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Daniel Deronda
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Teaching Daniel Deronda [imagemap with 8 links]

Before Viewing Questions

  1. Write George Eliot's name, dates (1819-1880), and nationality on the board. Ask students what they already know about the writer and the time and place in which she lived. Take notes on the board, creating categories as needed. Then print and distribute the George Eliot biography to students. Using information from the biography, add details to the list. Discuss what was a typical woman's life was like in Victorian England. How have women's roles changed since then? How was George Eliot's life unique for her time? What issues, questions, and ideas captivated her?

  2. Help students imagine daily life and technology in Victorian times. Discuss whether Victorians had any of the following: trains, bicycles, automobiles, airplanes, telephones, light bulbs, electricity, synthetic dye (for clothing), aluminum pots and pans, telegrams, daily newspapers, magazines, cartoons, antibiotics, telescopes, microscopes, pocket watches, bifocals, dentures, or shampoo. For a virtual tour of a Victorian House, visit the 1900 House Web site. You may also want to show students an episode or two of this PBS series, which explores not only everyday Victorian life but also the role of women in Victorian society.

  3. Find out what students already know about the history of Zionism. What are the goals of Zionism? When and where did Zionist ideas begin to grow? Have students research this often-controversial topic and its historical significance.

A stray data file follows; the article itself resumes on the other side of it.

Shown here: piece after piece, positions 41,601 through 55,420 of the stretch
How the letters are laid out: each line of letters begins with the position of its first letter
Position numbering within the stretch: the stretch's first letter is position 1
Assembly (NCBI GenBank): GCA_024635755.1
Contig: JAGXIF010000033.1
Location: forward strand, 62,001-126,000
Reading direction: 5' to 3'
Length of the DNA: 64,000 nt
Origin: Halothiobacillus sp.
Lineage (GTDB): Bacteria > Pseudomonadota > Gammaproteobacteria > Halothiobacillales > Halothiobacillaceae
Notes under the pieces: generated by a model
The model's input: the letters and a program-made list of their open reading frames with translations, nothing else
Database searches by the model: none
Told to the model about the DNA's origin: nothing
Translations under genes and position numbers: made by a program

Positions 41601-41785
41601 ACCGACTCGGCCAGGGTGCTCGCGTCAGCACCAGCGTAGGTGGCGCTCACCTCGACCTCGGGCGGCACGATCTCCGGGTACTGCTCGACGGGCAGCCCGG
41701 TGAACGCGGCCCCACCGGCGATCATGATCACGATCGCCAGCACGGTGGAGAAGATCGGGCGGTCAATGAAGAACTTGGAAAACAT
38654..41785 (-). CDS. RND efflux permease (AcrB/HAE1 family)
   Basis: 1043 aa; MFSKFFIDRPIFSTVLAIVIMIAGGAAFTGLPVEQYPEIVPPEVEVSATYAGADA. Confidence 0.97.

4. Survey students to find out what other film or TV adaptations of Victorian novels students have seen, such as Nicholas Nickleby, David Copperfield, Tess of the d'Urbervilles, Wives and Daughters. Discuss why Victorian novels are still popular, as evidenced by the many film and TV adaptations. Besides George Eliot, have students research other famous writers of that period so they can better situate her in the literary landscape. See "Significant and Best-Selling Victorian Novels, 1837-1861."

  5. While viewing, list characters as they are introduced in the film. At the end of each episode or viewing segment, write three adjectives to describe each main character. After viewing the next episode, add one or two more descriptive words and strike out those that no longer apply as the plot progresses and characters develop.


Teaching Daniel Deronda:
Before Viewing Questions | After Viewing Questions
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